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Indiana health department issues warning after person gets flu from pigs at county fair

Posted at 5:13 PM, Jun 30, 2018

INDIANAPOLIS -- The Indiana State Department of Health is urging people to take precautions after they say a person contracted the flu after being exposed to pigs at a county fair. 

The test results Friday confirmed the first human case of H3N2 variant influenza reported in Indiana since 2013 and the first human case of the year in the country, according to the Centers for Disease Control and Prevention. 

Health officials say H3N2 is most commonly associated with contact with pigs and the Indiana resident who became ill had been exposed to pigs during a county fair. Influenza viruses can be directly transmitted from pigs to people and from people to pigs and are most likely to occur when people are working closely with infected pigs. They are not transmitted by eating pork or pork products. 

The health department says people can protect themselves by taking the following steps:

  • Avoid eating, drinking, using tobacco or putting anything else in your mouth while in pig barns and show arenas.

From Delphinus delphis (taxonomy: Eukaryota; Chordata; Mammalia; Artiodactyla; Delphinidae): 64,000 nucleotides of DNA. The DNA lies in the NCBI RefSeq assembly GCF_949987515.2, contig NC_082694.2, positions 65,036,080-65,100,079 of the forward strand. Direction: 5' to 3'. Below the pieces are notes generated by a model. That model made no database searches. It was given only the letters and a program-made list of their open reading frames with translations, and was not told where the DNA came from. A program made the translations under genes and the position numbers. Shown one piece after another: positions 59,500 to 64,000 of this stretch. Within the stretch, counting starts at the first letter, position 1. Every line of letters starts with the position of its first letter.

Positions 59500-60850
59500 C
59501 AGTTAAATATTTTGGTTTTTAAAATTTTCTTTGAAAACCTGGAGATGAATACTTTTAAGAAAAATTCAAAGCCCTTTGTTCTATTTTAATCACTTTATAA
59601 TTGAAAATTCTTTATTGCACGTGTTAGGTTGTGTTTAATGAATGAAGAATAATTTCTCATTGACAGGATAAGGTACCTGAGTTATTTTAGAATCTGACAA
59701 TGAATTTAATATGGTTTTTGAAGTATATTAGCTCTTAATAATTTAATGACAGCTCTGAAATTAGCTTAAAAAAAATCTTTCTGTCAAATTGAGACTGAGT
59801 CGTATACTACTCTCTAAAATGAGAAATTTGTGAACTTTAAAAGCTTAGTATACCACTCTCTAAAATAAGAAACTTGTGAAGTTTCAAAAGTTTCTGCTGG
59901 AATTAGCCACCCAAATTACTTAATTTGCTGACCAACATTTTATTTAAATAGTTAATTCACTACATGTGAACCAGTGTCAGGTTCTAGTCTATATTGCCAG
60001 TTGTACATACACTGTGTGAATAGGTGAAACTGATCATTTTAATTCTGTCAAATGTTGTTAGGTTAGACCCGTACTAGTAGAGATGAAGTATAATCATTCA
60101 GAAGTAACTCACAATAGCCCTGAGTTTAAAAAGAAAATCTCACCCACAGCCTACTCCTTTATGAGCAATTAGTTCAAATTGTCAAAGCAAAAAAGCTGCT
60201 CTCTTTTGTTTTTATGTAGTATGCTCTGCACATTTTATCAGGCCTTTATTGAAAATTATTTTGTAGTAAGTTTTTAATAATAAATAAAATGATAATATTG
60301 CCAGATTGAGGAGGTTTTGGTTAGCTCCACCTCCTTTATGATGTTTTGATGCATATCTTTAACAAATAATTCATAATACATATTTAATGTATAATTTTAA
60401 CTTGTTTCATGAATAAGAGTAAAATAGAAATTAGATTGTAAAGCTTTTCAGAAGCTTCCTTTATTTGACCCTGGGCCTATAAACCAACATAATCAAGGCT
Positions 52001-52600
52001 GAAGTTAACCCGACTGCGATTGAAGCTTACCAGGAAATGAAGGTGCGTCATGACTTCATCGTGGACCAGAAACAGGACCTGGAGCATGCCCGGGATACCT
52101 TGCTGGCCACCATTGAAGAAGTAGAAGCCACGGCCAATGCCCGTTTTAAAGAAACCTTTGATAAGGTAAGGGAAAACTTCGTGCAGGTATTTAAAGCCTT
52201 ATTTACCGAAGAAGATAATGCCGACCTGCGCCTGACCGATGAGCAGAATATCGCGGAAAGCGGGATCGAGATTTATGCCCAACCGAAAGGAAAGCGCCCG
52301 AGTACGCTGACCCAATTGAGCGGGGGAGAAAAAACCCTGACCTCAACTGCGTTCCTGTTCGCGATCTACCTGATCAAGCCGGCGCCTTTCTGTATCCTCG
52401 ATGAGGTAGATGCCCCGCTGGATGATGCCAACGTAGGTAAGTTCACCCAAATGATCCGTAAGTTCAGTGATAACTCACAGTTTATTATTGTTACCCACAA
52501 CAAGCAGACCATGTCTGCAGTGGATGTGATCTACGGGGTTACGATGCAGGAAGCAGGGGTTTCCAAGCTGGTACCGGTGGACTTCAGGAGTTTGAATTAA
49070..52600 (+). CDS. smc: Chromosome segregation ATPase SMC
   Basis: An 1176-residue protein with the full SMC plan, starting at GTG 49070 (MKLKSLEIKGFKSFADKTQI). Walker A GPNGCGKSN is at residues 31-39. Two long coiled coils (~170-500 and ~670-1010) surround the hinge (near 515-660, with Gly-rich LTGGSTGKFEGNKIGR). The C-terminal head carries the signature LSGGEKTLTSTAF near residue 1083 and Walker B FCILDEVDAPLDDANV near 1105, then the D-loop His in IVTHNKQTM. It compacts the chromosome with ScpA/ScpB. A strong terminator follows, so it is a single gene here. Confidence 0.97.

• Avoid taking toys, pacifiers, cups, bottles, strollers or similar items into pig barns and show arenas.
  • Wash hands often with soap and running water before and after attending pig exhibits. If soap and water are not available, use an alcohol-based hand rub.
  • Stay home if you are sick with flu-like illness.
  • People at high risk for serious complications from the flu should avoid pigs and should not enter swine barns. These populations include children younger than 5, pregnant women, people age 65 and older and people with long-term health conditions such as asthma, diabetes or heart disease, as well as those with weakened immune systems.

Health officials encourage fair exhibitors to watch pigs for signs of illness including:

  • loss of appetite
  • lethargy
  • fever
  • cough
  • runny nose

According to the CDC, more than 400 cases of H3N2 have been reported nationwide since 2011 and more than one-third of those cases have been in Indiana.